Constructive Industrial Relations Enhancement and Development Team

The Constructive Industrial Relations Enhancement and Development Team visited Japan from July 29 (Sunday) to August 4 (Saturday).

The invited participants with JILAF officials

JILAF invited a total of 10 persons (of whom 4 were women) from five countries (India, Indonesia, Malaysia, the Philippines, and Thailand) to visit Japan from July 29 to August 4. They completed the whole program according to schedule.

The invitation was limited to the officials of trade unions in Japanese companies, where the foundations of constructive industrial relations are taking root. (Although the participants from the Indian National Trade Union Congress [INTUC] were not officials of trade unions in Japanese companies, they were invited in view of JILAF’s trustworthy relations with the INTUC and other factors.) The objective of the program was to facilitate the strengthening and development of industrial relations in these countries by enabling the participants to carefully study the latest situation regarding industrial relations and other topics in Japan.

In their visit to an industrial federation, the participants visited the Japanese Association of Metal, Machinery, and Manufacturing Workers (JAM), where they heard lectures on JAM’s organizational structure, the basic principles of the labour movement, and its current activities. The participants showed particular interest in such issues as the gap between small and medium-sized enterprises and large corporations, the present state of Japan’s SMEs, which are struggling in the face of a shortage of successors, and the increasing number of foreign workers in Japan. Discussions were lively.

An expanded version of the Exchange of Views on Labour Situation meeting, titled “The Efforts of Labour and Management Based on Mutual Equality and Autonomy,” was attended by 36 persons (14 trade union officials, 1 government official, 1 university researcher, 2 nongovernmental organization representatives, 9 JILAF officials, and 9 members of the general public).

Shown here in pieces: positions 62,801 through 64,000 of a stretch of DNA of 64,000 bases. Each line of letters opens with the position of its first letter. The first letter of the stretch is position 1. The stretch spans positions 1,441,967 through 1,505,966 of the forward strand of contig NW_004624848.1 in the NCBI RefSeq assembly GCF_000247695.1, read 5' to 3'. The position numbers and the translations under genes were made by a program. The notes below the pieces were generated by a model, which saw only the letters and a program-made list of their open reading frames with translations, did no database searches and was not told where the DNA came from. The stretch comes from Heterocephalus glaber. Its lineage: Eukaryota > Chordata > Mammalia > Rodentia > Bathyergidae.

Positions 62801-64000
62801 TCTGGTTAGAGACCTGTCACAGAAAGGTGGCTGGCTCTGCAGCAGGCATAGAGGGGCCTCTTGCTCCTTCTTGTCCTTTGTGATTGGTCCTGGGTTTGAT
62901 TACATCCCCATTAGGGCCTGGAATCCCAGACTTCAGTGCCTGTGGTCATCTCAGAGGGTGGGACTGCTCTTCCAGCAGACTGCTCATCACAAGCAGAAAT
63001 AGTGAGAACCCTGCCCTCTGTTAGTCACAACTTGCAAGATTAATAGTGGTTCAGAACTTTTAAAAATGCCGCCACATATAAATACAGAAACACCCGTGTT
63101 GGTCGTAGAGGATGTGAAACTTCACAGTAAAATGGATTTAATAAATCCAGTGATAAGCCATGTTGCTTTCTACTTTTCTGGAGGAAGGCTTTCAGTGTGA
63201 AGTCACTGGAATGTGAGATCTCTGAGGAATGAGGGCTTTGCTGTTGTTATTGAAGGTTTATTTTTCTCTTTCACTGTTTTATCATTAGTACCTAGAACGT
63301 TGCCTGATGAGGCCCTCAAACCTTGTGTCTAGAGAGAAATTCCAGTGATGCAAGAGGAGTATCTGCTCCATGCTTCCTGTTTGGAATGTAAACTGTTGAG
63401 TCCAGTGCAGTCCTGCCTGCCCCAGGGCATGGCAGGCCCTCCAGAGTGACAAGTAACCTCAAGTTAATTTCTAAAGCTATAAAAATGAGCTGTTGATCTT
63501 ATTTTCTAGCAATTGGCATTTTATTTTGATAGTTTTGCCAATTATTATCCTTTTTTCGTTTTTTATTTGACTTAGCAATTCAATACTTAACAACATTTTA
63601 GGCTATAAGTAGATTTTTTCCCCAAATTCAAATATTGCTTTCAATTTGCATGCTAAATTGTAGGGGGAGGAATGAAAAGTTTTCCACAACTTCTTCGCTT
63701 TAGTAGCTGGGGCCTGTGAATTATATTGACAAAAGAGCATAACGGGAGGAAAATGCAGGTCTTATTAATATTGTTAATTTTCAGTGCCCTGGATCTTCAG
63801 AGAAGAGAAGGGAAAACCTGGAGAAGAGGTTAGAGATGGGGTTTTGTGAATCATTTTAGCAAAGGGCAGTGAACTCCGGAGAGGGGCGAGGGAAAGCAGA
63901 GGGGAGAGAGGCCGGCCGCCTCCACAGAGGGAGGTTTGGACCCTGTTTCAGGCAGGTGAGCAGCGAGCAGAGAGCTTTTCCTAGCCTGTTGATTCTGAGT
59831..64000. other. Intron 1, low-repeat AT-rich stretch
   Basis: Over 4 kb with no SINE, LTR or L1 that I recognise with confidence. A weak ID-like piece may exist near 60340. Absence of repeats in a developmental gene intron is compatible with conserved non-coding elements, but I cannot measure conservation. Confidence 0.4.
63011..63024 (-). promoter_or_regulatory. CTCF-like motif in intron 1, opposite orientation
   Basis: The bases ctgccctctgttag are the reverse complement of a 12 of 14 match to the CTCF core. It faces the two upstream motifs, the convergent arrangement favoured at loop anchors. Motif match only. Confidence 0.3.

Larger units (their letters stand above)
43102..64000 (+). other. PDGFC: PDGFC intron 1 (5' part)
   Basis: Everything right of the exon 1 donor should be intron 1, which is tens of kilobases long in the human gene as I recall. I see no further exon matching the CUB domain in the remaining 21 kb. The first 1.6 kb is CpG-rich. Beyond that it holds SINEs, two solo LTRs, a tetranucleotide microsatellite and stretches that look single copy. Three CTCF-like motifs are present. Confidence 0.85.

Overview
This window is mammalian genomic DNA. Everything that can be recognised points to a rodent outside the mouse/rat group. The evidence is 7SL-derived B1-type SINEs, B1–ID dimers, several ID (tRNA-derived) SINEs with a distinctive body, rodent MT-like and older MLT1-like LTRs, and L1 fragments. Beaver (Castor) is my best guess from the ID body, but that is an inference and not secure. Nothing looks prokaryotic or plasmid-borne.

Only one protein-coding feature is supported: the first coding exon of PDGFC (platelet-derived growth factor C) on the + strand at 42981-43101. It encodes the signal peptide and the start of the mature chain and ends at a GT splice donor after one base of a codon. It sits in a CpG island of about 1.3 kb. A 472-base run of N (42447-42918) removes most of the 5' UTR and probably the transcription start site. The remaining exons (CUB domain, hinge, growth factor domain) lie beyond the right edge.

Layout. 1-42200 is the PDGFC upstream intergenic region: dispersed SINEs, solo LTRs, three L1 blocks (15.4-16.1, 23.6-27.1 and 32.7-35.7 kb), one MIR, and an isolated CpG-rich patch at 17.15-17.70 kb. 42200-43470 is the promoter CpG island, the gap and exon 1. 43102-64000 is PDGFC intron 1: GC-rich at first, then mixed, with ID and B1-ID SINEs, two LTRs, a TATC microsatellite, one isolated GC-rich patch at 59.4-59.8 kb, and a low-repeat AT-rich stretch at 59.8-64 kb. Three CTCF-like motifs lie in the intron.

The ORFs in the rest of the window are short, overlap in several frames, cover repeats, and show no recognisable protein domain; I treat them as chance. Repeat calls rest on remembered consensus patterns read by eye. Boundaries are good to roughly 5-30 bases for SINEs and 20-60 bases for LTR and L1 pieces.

. The 10 invited participants from five countries reported on the latest labour situation in their countries, and information was shared on best practices based on an equal and autonomous partnership between labour and management.

The main points of the country reports were as follows:
---India: It is important for the growth of companies for the labour side to actively participate in management.
---Indonesia: The Confederation of Indonesian Trade Unions (CITU) has established the CLAPE slogan and is engaging in trade union activities without interference from management. The existence of a trade union promotes communication between the management side and the labour side. (CLAPE stands for “concept, lobbying, action, politics, and economics.”)
---Malaysia: The problems faced by workers are discussed and settled in labour-management committees.
---Philippines: Labour and management hold a conference once a month to discuss such issues as improvement of the workplace environment and health and safety.
---Thailand: Discussions are held regularly with management to share information on present conditions inside and outside the company. Labour and management co-organize seminars on plans for the sustainable development of the company and the building of good industrial relations.

Discussions in the Exchange of Views on Labour Situation meeting were lively, with highly suggestive exchanges taking place on such issues as the roles and responsibilities of labour and management in view of their respective standpoints.
The main points of the action plans proposed by the participants were as follows:
---“I will try to raise awareness of trade unions in unorganized sectors (construction, agriculture).” (India)
---“Trade unions should participate in discussions on investment.” (Indonesia)
---“I will explain to union members about the importance of the labour movement and the role of trade unions.” (Malaysia)
---“We must make efforts to increase the number of union members in our organization and the electronics industry from 3,000 to 20,000 by 2020.” (Malaysia)
---“We must inform union members about the topic of industrial disputes in a timely manner.” (Philippines)
---“I will propose the introduction of a labour-management consultation system to the management side.” (Philippines)
---“I will organize a seminar on industrial relations.” (Thailand)

List of Cooperating Organizations

Labour Liaison Council of the National Labour Relations CommissionsJapanese Association of Metal, Machinery, and Manufacturing Workers

Many thanks to everyone.

Photos of the Participants

Participants engage in discussions at the Labour Liaison Council of the National Labour Relations Commissions.

Visit to JAM

A participant delivers a country report in the expanded Exchange of Views on Labour Situation meeting.